On 8/21/2012 8:12 AM, Richard Ruquist wrote:
You are mistaken. The universe is based on physical laws despite the
existence of a supernatural, which I take to be based in the
collective set of monads.
Please calm down a bit and understand that it is not possible for a
single finite mind to comprehend, much less, "know" in a way that can be
explained to the average "grandmother", the delicate balance of the
monadology. Even Leibniz himself fudged his explanation!
The way in which the monads manifest the physical laws and constants
of nature is a bonified subject of science, just are the study of COMP
is. They may even be related except for the multiverse aspect of COMP.
I agree with this remark 100%!
One brief comment on the tittle of this thread. Is it necessary for
"Divine Selection" and "Natural Section" to be two mutually
contradictory possible explanations? How is God not immanent in Nature?
It is only when we push transcendence that we have serious problems.
BTW, this is another version of the disagreement that I am having
with Bruno. He is pushing a transcendence
<http://en.wikipedia.org/wiki/Transcendence_%28religion%29> only theory
of truth and I am arguing forimmanence
<http://en.wikipedia.org/wiki/Immanence> *and* transcendence within an
over all Panentheism <http://en.wikipedia.org/wiki/Panentheism> theory.
My argument revolves around the problem of interaction between multiple
minds. My solution is not very different from Spinoza
<http://plato.stanford.edu/entries/spinoza-modal/>'s but I seek to frame
it using computer science, as that allows a finite mathematical model.
Bruno's idea seeks a reduction of all interactions to being wholly
within the Supremum and all appearances or interaction and actions in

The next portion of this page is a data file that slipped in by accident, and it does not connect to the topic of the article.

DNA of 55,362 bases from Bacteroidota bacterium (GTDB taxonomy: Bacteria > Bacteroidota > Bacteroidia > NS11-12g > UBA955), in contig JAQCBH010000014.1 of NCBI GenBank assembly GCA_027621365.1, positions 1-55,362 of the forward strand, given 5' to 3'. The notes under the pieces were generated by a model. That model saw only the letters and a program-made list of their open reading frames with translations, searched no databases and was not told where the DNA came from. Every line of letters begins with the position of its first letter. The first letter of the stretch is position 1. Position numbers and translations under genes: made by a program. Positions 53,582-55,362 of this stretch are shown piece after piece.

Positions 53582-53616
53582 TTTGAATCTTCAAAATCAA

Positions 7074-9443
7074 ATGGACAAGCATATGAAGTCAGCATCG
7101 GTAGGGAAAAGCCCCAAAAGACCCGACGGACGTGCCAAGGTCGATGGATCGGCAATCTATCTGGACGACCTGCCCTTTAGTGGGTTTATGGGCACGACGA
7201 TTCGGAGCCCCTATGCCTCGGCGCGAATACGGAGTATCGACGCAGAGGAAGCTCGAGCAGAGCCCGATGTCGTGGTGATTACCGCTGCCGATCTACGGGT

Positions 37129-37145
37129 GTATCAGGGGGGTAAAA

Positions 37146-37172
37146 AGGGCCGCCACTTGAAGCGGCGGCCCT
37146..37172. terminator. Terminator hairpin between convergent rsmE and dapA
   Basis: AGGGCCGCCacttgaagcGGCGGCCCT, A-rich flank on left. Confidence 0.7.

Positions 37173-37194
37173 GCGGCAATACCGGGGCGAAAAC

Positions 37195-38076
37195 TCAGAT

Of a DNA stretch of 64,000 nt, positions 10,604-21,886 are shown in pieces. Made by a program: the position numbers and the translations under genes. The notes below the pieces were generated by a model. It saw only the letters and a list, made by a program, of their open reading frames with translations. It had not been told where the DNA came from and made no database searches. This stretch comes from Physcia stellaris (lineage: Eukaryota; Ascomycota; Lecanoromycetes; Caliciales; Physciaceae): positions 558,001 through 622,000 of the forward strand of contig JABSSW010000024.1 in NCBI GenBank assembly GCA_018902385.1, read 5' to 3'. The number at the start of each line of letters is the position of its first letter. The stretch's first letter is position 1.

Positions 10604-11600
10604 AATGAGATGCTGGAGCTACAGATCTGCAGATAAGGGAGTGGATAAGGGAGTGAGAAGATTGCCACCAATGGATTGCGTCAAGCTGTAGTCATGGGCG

general (including physics) to "dreams of numbers". The problem with
this is that Transcendance models fall apart when they try to explain
the necessity of finite appearance.
Transcendence alone theories just postulate that all objects have
properties in an inherent way because of they are "in reality just
shadows of the Forms" and "Forms" are the essence of the properties
themselves. This works and sound fine until one tries to construct a
model of interactions using that theory. Doing so inevitably causes
contradictions to arise that cannot be solved by appeals to measures or
any other hand-waving or question-begging device. Please think about
this carefully, the reasoning is very subtle, but unassailable.
*_/How might the "shadows of the Forms" cast shadows of their own on
each other?/_* What about shadows of shadow of shadows of shadows of ...
What prevents the infinite regress? AFAIK, only the limitations of
actual physical resources cut off the computations such that endless
loops of self-modeling recursions never happen. This possibility was,
sadly, missed by Dennett in his valiant attempt to save materialism.
Computations having to actually solve an NP-Complete problem with finite
resources is the requirement that eliminates Bruno's measure problem,
but he refuses to see this.
On Tue, Aug 21, 2012 at 7:03 AM, Roger Clough <rclo...@verizon.net
Hi Richard Ruquist
I also believe in science. But if you're trying to trash religion
with science, science hasn't a clue nor a tool nor the proper
concepts to even begin with the task. Science does not know
what the meaning of anything is. Period.
Roger Clough, rclo...@verizon.net <mailto:rclo...@verizon.net>
Leibniz would say, "If there's no God, we'd have to invent him so
everything could function."
----- Receiving the following content -----
*From:* Richard Ruquist <mailto:yann...@gmail.com>
*Time:* 2012-08-20, 11:18:57
*Subject:* Re: divine selection versus natural selection
Divine selection and natural selection are sourced,�
however at differing levels of information integration,
in the "universal燙YM monad爏ubspace".
Belief can also be a product of science.
I believe science.
On Mon, Aug 20, 2012 at 5:29 AM, Roger <rclo...@verizon.net
Hi Bruno Marchal
According to the Bible, belief is a product of faith or
trust, and that trust
does not come from you, it is a gift from God.燱e have
nothing to do with it,
at least that isa what we Lutherns believe.�
Roger , rclo...@verizon.net <mailto:rclo...@verizon.net>
Leibniz would say, "If there's no God, we'd have to invent
him so everything could function."
"Nature, to be commanded, must be obeyed."
~ Francis Bacon
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